Financial advice important for long-term-disability recipients | Courtney Mulqueen
Thursday, October 12, 2023 @ 9:43 AM | By Courtney Mulqueen
Because LTD claimants are off work, they may not have the resources to pay for such basics as rent and food, much less treatment. Seeking financial aid is one option but any assistance received could affect an insurance claim.
People may struggle without an income for several months and sometimes even years while managing serious medical conditions that often impair their cognition. They may not understand their eligibility and the impact that those other benefits could have on their LTD claims and their long-term financial situation.
There are some government programs available but it is important to know how they work. Getting advice early can go a long way to ensure their claim is not jeopardized or they are not causing any sort of repayment obligation later.
Those who make an LTD claim typically have short-term disability coverage as part of their workplace insurance to tide them over. When that runs out there is assistance such as Canada Pension Plan disability benefits and EI sickness benefits.
However, there can be confusion about what program to access.
For instance, there is a difference between employment insurance benefits and EI sickness benefits that some people do not understand. With regular EI, you have to be available to work, and you must attest to that. If you are saying you are ready, willing and able to work, then that is contrary to your LTD claim because obviously, if you have a disability, you are unable to work.
I have also counselled LTD claimants who received the Canada emergency response benefit (CERB), which provided financial support to Canadians directly affected by COVID-19.
There was initially confusion about who was eligible for the benefit, and it could be argued the criteria were not specific enough. For example, those who stopped working because of reasons related to the pandemic or who were eligible for Employment Insurance regular or sickness benefits could access the program. So, too, could those who did not quit their job voluntarily.
Some people may have believed they couldn’t work since their disability made them more vulnerable to COVID. And since they were unable to work because of their disability, they did not quit their job voluntarily.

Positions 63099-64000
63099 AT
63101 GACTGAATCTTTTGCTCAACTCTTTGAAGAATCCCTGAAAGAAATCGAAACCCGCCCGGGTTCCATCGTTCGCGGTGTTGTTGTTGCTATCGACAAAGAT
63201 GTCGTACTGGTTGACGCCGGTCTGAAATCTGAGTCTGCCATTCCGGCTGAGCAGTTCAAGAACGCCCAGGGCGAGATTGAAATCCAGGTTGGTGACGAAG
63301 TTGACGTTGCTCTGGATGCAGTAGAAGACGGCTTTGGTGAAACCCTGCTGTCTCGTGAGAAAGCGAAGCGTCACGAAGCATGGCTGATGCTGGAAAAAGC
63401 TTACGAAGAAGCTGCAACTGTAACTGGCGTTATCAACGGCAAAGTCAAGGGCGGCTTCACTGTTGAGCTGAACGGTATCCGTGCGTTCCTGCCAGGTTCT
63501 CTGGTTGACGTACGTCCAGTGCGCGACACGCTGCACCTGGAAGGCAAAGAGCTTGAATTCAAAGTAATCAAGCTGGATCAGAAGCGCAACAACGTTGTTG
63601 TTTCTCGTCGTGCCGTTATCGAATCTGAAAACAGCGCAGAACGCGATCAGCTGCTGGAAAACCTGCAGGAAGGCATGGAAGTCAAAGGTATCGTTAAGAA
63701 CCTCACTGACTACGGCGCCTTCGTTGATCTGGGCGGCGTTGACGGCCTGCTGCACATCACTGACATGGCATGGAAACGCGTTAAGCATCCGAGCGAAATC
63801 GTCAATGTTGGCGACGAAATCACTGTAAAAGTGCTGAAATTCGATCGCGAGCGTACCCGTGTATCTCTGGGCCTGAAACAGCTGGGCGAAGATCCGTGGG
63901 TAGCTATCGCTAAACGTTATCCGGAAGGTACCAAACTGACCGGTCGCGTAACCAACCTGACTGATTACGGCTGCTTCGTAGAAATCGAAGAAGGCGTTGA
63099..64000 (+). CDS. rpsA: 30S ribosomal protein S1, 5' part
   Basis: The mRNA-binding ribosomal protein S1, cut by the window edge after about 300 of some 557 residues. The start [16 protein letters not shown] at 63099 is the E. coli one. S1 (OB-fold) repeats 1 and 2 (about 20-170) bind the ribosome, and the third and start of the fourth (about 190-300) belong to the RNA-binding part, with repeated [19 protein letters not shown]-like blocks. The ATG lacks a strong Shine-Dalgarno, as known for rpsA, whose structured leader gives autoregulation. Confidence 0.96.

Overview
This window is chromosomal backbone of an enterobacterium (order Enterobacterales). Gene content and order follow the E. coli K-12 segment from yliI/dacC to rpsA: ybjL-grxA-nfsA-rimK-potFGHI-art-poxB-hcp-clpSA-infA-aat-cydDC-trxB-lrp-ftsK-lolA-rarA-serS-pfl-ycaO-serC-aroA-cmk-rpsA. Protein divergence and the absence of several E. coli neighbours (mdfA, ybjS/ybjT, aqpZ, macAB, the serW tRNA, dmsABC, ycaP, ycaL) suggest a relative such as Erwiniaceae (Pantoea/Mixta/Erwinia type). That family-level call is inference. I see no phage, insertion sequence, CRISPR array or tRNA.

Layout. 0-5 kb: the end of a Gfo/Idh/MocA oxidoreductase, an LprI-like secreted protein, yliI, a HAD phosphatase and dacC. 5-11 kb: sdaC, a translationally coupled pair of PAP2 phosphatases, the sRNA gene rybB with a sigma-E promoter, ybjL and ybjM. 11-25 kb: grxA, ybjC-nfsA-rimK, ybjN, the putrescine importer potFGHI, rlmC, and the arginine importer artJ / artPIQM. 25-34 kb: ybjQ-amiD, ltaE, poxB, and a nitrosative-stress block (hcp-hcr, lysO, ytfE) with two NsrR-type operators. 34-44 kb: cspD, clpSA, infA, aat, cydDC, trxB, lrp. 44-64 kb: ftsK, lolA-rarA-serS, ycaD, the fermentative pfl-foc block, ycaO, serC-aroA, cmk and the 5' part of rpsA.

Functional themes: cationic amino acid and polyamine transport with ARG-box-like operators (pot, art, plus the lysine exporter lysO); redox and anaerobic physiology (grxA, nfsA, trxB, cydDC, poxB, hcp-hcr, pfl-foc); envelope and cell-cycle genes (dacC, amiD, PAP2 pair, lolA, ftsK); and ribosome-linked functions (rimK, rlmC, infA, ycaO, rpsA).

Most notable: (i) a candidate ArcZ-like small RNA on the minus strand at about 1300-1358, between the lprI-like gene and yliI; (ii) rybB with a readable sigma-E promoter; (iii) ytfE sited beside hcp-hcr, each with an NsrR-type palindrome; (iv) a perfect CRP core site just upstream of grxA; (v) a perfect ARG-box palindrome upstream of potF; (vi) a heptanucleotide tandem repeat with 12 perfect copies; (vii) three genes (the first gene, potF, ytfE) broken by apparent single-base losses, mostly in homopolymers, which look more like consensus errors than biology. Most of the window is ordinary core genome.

As well, those with mental health or chronic fatigue issues may have struggled to comprehend the guidelines and may have been overwhelmed by the uncertainty of their situation. Some applied out of desperation because their LTD claim had been denied and they did not have income for treatment, let alone to meet their day-to-day living expenses.
It was a simple matter of “click, click, click” on the government website and suddenly there was money in their bank account. People who were at such a low point in their lives could now afford medication or the physiotherapy.
Clients have told me they received CERB either while their LTD was being assessed or while they were waiting for their appeal of a denial to be decided, and I have had to tell them that technically they would not have qualified if the reason they were not working was due to disability. Some were shocked to learn they must repay the benefit but many cannot afford to do that when they have no income from employment or LTD.
Another consequence of receiving CERB while awaiting an LTD claim approval is that insurance companies may attempt to claw back benefits.
Insurers may also use the fact that the person received these benefits to attack a person's credibility. In many LTD cases, we are arguing financial distress. Insurance providers counter that the claimant had some money coming in, so there really is no claim for hardship.
In my view, insurance companies who put very ill people in desperate financial situations by denying their claims should not then use the fact that they applied for other benefits to discredit or disentitle them from benefits.
The CERB issue is not unique to disability law. There has been conflicting case law across Canada about whether any money received from the benefit is deductible from damages in a wrongful dismissal case.
Although I am not aware of any court cases involving CERB and LTD claims, I suspect it is only a matter of time. It will have to come up at some point but, at this point, the majority of cases are not going to trial for the simple reason people cannot wait two or three years to get their day in court. Going to trial means the stress of litigation as well as not having any sort of income. Claimants would rather take some money now so they can focus on their recovery.
Insurers must take a realistic view of the circumstances. In most cities the $2,000 a month that CERB paid may not have been enough to even cover rent. There would be nothing left over for the treatment of a disability.
I have no problem with a claimant being required to repay a benefit if it was found they were not entitled to it. However, there should not be a reduction from any insurance settlement.
The bottom line is that those who are unable to work because of a disability need to be careful when applying for any benefit while waiting for their LTD claim to be resolved.
Courtney Mulqueen, of Mulqueen Disability Law, has over 20 years experience litigating disability claims. Her focus and passion is representing disabled plaintiffs who suffer with complex “invisible conditions” like mental health and chronic conditions that are difficult to prove, diagnose and treat.
The opinions expressed are those of the author and do not reflect the views of the author’s firm, its clients, Law360 Canada, LexisNexis Canada, or any of its or their respective affiliates. This article is for general information purposes and is not intended to be and should not be taken as legal advice.
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